I looked into the hotel rates that the ACBL was offering and discovered, much to my surprised, that I was able to get rooms at the same hotel for significantly less, simply by calling the hotel directly. I was actually able to book at roughly 2/3rds the ACBL rate by using one of the crazy new online sites. I've been watching this sort of nonsense unfold ever since.

I don't dispute that there are occasions in which the ACBL is able to provide good rooms at deep discounts. The recent Nationals in San Francisco look to be just such as case. But, balanced against this there have been a lot of cases in which the hotel rates have been exploitatively expensive.

From the looks of things the (non-existent) rooms that are being supposedly being offered in Montreal certainly have an attractive price. However, I can't help but note that it's possible to do a whole lot better booking an Air B&B in the same location. And, even today, can find deals like the following the same distance from the Convention Center as any of the host hotels.

https://www.tripadvisor.com/Hotel_Review-g155032-d259456-Reviews-Le_Square_Phillips_Hotel_Suites-Montreal_Quebec.html

(US dollars admittedly. The cost in Canadian dollars is about the same as the ACBL room rates in the host hotels. However, these rooms actually exist)
Jan. 18
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Chris, I am calling bullshit

First and foremost, I have friends who are responsible for negotiating contracts with hotels for events like WorldCon, Arisia, and the like. And somehow, they are able to accomplish this with the elaborate set of cross subsidies that you the ACBL insists is required to book ballroom space and the like. I specifically asked friends whether the practice of folding the cost of ballrooms into the price being charged by the room blocks is mandated by the hotels and they said “No”. Hotels and event organizers like to do this, but that this should be avoided unless you can get very good deals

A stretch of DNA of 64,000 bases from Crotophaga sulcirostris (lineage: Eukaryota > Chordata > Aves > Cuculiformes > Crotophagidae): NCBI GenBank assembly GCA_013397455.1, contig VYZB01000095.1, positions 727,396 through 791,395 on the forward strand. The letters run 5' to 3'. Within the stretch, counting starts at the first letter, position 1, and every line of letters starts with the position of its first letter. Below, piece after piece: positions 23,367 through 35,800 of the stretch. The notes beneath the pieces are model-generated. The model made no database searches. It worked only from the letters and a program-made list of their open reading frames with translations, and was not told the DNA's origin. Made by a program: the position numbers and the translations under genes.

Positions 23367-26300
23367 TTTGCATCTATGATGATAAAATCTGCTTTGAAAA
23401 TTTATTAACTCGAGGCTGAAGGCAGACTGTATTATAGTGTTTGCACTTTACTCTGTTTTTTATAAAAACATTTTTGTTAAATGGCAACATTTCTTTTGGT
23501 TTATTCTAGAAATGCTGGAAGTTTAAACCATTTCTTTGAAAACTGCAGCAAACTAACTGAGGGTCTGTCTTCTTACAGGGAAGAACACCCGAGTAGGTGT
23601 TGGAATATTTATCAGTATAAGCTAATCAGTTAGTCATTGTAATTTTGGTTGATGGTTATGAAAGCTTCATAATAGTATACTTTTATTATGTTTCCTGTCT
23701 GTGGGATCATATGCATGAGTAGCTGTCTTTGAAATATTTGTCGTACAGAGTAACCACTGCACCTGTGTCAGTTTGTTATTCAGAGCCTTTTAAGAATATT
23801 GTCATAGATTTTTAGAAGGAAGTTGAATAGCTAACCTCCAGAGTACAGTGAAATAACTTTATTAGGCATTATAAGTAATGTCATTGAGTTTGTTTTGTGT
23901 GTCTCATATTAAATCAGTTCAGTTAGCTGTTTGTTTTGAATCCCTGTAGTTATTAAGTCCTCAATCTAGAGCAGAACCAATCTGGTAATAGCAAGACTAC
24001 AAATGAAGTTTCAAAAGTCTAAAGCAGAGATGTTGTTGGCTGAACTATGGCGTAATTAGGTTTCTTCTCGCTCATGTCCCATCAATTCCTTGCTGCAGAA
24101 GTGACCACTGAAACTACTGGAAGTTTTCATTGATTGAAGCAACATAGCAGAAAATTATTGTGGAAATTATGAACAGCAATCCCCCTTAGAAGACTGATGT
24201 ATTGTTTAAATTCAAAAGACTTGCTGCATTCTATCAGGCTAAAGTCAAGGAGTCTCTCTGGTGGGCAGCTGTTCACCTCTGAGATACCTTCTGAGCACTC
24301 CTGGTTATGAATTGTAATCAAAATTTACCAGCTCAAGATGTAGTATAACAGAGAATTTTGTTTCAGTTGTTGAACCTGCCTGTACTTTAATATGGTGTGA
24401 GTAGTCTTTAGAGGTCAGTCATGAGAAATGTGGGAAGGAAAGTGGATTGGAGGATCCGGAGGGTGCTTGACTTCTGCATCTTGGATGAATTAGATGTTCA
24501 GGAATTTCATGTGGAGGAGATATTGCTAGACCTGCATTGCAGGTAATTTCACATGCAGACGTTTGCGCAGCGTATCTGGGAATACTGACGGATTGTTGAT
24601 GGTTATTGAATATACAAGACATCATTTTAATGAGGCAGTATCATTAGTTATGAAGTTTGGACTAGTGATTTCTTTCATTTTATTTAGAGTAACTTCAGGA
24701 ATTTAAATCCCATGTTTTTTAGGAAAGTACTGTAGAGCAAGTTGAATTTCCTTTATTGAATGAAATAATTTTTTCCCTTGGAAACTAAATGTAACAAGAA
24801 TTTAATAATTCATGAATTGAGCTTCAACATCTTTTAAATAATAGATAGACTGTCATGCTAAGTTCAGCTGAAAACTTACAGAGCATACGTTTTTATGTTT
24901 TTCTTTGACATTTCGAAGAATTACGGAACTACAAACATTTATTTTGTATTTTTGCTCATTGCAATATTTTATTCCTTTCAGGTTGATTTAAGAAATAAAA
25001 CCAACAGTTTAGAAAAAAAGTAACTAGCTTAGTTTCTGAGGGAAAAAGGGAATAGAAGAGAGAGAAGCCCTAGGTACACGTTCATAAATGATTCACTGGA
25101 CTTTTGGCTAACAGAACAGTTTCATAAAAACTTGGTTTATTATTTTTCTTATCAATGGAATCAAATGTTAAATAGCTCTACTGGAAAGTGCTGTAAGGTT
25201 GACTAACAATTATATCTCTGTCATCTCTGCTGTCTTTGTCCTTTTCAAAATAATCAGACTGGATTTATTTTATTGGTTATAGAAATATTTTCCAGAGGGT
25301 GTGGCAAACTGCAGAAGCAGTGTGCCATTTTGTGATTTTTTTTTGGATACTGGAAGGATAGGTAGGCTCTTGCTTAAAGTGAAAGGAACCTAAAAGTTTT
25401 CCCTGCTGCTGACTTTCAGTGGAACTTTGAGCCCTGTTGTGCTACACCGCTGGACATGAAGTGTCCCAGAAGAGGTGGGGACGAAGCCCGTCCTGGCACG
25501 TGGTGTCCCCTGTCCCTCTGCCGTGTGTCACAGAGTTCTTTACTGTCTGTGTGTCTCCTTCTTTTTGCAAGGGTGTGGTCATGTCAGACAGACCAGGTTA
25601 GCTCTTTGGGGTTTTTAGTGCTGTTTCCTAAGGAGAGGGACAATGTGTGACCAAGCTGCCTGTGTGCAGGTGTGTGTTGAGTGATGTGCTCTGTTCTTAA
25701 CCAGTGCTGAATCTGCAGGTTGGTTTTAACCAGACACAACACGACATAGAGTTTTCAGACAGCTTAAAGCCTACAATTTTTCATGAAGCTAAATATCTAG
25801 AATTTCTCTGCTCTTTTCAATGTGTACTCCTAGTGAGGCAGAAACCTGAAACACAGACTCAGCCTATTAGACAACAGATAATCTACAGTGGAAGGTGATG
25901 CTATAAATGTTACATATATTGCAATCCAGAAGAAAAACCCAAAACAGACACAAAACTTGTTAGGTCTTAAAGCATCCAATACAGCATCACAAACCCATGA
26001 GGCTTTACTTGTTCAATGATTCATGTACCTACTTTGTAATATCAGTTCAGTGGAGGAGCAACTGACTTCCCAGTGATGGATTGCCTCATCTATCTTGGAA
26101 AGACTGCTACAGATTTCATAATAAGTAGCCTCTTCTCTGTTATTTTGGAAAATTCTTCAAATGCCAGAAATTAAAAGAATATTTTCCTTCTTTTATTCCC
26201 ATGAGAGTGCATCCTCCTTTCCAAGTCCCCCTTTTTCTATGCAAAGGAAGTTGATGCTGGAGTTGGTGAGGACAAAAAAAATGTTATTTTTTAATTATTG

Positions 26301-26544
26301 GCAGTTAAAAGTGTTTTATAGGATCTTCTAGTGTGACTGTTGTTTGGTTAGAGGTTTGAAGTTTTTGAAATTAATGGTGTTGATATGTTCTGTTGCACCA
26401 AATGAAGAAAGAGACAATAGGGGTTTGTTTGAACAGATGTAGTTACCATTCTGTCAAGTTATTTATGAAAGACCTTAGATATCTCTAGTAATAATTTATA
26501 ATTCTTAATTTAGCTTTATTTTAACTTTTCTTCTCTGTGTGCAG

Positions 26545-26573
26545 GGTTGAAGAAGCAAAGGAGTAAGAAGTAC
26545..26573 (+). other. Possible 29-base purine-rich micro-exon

1. It makes the hotel rooms artificially expensive
2. Attendees are smart enough to notice and find alternative accommodations (either in the same hotels or nearby)
3. The organization will run into problems meeting its commitment for room blocks and will incur penalty charges

The smof (the “secret masters of fandom”) actually have a nice little guide that describes best practices for n

http://conrunner.net/wiki/index.php?title=Hotel_Liaison&fbclid=IwAR29KxVRrb371SnAQqdxGgD1SlntpxOmA9DD_BjyL835KsyTI6LeDwroaZs#Proposal_and_Due-diligence

The following is one of the very first guiding principles expressed in the guide. (Emphasis is my own)

Typical proposals will offer you a “room block,” which is a commitment by the hotel to hold a certain number of rooms for your attendees to book at a discount rate. This is analogous to reserving tables at a restaurant. The room block will have an expiration (where unused rooms are released back to the hotel) and will often include an attrition clause. The attrition clause will require you to pay for unused rooms, up to a certain maximum. 60% to 80% is common. DO NOT ACCEPT OFFERS WHERE THE ROOM COST IS HIGHER THAN WHAT THE HOTEL OFFERS OR WHERE TRAVELOCITY OR OTHER DISCOUNT SITES CAN OFFER A BETTER DEAL. Almost always, the room block will be expressed in terms of “room nights,” which is “each night a room is booked.” IF YOUR ATTENDEES HAVE NO INCENTIVE TO BOOK ROOMS THERE, THEY WILL NOT DO SO AND YOU WILL BE LEFT FOOTING THE BILL. Cheaper, nearby hotels can also affect how many rooms you will book.
Jan. 18
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No offense, but who in their right mind would trust the ACBL with respect to managing hotel rooms?

If I were planning to go, I would have booked rooms on my own via Air B&B or TripAdvisor or some such weeks if not months back with an option to cancel. And then, when the ACBL rooms opened up, if I felt like it, I could have tried to improve on what I had.

It is a simple fact of life that

1. The ACBL is grossly incompetent when managing these issues